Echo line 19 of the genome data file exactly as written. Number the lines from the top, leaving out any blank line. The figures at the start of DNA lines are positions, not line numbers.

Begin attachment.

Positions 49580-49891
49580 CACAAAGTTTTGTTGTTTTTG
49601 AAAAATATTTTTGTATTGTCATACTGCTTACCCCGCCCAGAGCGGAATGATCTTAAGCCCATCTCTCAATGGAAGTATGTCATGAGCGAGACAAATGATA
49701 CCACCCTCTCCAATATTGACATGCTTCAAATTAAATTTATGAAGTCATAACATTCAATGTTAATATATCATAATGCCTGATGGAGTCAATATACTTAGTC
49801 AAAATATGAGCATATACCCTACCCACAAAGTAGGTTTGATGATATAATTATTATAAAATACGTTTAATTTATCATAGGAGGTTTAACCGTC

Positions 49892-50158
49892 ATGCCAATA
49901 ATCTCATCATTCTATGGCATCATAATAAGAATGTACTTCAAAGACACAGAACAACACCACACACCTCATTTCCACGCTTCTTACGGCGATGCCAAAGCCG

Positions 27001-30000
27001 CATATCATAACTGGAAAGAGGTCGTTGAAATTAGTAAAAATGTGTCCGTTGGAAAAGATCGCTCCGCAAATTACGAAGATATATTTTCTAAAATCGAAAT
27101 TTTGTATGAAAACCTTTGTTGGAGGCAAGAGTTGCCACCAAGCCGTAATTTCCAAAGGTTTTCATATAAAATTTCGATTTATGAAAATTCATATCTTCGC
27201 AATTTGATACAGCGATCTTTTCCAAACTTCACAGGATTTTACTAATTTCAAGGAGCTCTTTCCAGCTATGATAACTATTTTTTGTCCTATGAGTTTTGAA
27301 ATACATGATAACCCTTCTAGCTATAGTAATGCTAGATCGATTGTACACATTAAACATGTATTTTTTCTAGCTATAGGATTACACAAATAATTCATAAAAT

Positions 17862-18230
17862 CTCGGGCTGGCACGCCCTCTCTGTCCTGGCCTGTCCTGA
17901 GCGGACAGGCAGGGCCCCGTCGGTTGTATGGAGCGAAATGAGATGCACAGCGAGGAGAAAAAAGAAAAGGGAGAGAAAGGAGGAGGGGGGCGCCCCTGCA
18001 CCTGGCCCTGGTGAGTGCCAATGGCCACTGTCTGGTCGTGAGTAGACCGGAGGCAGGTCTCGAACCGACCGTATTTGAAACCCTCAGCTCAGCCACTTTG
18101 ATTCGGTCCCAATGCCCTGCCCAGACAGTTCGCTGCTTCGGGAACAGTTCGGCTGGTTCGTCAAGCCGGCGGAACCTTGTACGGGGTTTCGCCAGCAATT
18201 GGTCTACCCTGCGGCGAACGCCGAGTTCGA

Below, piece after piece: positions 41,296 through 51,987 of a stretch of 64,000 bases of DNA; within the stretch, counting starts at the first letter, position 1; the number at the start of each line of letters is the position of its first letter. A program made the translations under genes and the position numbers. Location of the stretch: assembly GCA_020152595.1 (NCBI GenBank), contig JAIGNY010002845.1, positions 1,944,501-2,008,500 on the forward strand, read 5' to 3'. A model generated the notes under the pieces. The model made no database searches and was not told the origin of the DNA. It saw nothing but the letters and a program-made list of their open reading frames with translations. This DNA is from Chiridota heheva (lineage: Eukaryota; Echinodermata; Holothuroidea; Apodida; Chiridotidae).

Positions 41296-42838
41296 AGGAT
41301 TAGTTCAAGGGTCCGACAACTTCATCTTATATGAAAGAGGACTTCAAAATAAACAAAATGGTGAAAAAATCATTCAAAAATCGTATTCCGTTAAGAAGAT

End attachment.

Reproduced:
18201 GGTCTACCCTGCGGCGAACGCCGAGTTCGA